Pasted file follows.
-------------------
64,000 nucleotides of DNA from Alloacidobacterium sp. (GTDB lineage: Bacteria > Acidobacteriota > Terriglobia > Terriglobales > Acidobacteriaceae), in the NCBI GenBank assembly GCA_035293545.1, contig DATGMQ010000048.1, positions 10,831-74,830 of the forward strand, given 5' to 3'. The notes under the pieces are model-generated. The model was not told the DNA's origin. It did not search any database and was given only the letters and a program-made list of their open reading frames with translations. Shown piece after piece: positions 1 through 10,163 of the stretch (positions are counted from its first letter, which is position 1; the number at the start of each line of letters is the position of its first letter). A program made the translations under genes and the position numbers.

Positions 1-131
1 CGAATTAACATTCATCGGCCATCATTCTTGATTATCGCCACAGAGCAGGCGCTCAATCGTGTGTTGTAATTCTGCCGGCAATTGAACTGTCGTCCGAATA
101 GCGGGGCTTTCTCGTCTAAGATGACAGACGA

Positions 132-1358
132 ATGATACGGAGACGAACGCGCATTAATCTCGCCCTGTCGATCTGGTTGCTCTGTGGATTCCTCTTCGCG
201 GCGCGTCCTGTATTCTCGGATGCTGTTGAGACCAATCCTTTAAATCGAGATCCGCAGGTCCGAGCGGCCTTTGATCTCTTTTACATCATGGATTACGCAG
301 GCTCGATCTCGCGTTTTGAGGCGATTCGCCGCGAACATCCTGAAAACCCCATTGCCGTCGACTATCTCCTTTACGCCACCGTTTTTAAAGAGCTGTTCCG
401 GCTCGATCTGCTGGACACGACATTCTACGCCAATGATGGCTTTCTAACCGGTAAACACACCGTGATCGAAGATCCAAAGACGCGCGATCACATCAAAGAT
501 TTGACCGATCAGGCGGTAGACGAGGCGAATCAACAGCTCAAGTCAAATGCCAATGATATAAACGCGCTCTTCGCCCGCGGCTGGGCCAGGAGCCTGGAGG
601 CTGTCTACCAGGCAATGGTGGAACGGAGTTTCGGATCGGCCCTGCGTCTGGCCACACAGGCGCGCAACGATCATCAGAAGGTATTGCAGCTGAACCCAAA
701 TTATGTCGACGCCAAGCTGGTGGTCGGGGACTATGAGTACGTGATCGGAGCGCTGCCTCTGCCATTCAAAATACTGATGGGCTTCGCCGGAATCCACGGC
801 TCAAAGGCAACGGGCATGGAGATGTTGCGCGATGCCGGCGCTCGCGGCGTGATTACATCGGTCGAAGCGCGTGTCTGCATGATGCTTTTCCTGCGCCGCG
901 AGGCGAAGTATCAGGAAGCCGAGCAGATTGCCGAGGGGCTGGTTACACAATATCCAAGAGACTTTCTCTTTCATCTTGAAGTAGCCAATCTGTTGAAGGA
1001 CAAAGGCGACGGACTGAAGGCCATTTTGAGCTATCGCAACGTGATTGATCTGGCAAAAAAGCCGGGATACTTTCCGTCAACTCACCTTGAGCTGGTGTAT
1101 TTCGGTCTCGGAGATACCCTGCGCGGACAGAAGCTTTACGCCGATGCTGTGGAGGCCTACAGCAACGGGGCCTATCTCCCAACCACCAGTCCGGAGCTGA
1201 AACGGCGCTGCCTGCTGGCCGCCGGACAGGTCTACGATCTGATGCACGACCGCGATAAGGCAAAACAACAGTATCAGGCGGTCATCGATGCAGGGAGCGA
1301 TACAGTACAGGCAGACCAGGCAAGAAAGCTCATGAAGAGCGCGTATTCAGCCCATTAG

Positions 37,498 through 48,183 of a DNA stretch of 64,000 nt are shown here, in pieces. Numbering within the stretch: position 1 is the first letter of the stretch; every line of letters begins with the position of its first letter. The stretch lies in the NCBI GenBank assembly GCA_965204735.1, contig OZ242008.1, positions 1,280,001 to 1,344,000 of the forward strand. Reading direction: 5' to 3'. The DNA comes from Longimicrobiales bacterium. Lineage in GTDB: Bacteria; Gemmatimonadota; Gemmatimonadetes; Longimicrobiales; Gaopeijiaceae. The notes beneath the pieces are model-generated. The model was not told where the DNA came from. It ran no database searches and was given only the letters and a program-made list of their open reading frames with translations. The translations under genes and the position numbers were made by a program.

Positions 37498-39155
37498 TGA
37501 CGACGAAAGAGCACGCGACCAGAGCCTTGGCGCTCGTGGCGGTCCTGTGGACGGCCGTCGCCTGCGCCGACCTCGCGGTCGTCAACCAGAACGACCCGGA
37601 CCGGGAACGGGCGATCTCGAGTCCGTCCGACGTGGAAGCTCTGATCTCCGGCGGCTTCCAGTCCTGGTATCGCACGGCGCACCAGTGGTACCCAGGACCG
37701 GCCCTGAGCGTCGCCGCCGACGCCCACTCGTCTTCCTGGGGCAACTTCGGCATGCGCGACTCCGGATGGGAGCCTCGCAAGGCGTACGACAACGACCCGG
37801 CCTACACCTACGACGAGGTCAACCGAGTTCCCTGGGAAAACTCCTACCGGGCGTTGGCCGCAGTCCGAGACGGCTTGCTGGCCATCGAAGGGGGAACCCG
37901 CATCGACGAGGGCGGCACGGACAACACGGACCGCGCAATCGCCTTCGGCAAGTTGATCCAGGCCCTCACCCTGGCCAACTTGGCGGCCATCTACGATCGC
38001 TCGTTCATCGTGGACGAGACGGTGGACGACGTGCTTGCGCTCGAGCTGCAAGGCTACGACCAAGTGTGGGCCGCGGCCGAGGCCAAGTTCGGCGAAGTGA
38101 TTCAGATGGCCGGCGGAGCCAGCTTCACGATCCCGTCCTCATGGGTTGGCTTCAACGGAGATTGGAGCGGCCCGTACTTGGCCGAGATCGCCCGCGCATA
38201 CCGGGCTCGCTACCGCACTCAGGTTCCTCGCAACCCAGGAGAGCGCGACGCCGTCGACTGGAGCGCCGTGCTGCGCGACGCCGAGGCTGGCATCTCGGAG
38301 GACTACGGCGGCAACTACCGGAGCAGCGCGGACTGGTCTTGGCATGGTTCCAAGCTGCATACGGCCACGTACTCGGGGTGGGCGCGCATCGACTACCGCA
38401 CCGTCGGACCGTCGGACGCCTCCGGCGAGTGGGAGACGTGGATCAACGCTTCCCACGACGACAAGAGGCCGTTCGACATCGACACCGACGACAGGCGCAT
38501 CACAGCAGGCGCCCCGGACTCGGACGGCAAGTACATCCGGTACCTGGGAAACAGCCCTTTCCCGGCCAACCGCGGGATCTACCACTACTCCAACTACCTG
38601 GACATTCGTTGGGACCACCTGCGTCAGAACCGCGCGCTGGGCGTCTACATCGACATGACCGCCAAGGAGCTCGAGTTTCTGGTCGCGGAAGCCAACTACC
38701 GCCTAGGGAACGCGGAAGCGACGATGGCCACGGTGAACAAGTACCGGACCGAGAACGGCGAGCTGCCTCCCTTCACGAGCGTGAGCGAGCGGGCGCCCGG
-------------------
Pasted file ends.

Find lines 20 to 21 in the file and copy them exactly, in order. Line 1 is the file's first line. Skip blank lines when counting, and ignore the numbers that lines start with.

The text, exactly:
Positions 37498-39155
37498 TGA